Dr. DeGruy holds a Bachelor of Science degree in Communications; two master degrees in Social Work and Psychology; and a PhD in Social Work Research. With over twenty years of practical experience as a professional in the field of social work, she gives a practical insight into various cultural and ethnic groups that form the basis of contemporary American society.



"Thank you so much for the outstanding lecture Dr DeGruy gave recently. The event was a great success with more than 440 people in the audience – we had to turn people away because the auditorium reached full capacity. The event was impressive not only because of the size of the audience, but because the students were fully engaged during the entire program. We were also pleased to see that the students bought books, which they general do not … this was a memorable occasion for all who attended and we greatly appreciate Dr Joy’s passion and generosity … We would love to bring her back in the near future."

— Loretta Parham, Library Director, Atlanta University Center

"Without question Dr. DeGruy’s presentation was the best experience I have had thus far in school. This program should be mandatory. Thank you!"

— Social Work Graduate student, Clark Atlanta University

"Dr. Joy Leary's mesmerizing, riveting book is vital reading for our time...With Dr. Leary's potent words we can and will heal."

— Adelaide Sanford, Vice Chancellor of the Board of Regents for the State of New York

"Post Traumatic Slave Syndrome is a master work...Her book is the balm we need to heal ourselves and our relationships. It is the gift of wholeness."

— Susan Taylor, Editorial Director, Essence Magazine

"Dr. DeGruy was amazing. Very insightful. It was fabulous. Need more presentations like this."

— Morehouse College student


The workshops, seminars and lectures conducted by Dr. DeGruy are reflective of her commitment to the healing and well-being of all people.

The Theory of Post Traumatic Slave Syndrome suggest that centuries of slavery followed by systemic racism and oppression have resulted in multigenerational adaptive behaviors—some of which have been positive and reflective of resilience, and others that are detrimental and destructive.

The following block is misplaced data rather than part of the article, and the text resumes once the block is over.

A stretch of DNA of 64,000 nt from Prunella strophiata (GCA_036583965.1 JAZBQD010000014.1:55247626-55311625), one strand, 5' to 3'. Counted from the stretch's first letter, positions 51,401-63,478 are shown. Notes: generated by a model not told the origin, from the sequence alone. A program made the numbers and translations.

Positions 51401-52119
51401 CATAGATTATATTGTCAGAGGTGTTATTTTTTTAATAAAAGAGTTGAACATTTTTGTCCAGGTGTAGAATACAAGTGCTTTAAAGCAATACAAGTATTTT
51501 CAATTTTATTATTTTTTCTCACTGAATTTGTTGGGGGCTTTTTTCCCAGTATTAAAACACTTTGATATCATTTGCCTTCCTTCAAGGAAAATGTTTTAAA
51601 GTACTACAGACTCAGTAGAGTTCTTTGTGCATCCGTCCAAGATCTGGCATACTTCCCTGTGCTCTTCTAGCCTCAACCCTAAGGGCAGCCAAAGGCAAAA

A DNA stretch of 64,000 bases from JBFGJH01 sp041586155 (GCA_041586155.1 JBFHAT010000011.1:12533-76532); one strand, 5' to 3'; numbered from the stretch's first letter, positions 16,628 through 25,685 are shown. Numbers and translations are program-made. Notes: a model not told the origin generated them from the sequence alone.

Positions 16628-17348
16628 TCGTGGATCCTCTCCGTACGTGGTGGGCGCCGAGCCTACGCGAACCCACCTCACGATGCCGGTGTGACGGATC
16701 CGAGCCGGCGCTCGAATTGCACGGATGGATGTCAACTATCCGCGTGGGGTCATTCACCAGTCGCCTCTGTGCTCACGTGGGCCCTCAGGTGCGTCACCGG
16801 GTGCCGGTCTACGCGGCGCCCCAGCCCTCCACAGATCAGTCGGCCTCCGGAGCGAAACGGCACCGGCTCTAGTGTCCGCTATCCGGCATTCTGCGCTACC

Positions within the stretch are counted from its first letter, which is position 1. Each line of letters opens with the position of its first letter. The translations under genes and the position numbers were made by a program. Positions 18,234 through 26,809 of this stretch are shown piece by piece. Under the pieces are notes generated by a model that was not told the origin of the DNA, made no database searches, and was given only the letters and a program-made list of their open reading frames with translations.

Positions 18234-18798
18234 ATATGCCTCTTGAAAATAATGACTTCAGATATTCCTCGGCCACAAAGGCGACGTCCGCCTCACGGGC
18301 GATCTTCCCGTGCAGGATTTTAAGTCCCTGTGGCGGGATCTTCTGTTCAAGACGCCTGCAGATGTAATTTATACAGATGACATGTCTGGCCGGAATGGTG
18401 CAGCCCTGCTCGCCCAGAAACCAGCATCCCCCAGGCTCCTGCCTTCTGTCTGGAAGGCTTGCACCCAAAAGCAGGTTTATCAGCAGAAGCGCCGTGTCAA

In brief, Dr. DeGruy presents facts, statistics and documents that illustrate how varying levels of both clinically induced and socially learned residual stress related issues were passed along through generations as a result of slavery.

This seminar couples evidence-based practice models and culturally responsive intervention approaches. Thus the values, customs and traditions that characterize and distinguish different groups of people become the tools through which providers can determine how to proceed in assisting, supporting and strengthening individuals, families and groups from a particular cultural group. Informed by an anthropological familiarity with the pertinent behaviors, ideas, attitudes, habits, beliefs, and so forth that are peculiar to that group.

Healing begins by simply telling the truth. Dr. Joy believes that “truthfulness is the foundation of all human virtue.”
Workshops aim at guiding us toward unlocking our own truths by critically evaluating history, medicine, science and education. Dr. DeGruy shares her strategies for healing as well as encouraging others to disoover their own. Dr. DeGruy has the keen ability to meet her audience where they are and inspire us to rise above our fears.

This workshop examines the relationship between current and historical stressors unique to economically disadvantaged African American male youth. Dr. DeGruy investigates issues of violence victimization, violence witnessing, urban hassles, racial socialization, issues of respect and the presence of violence among these youth.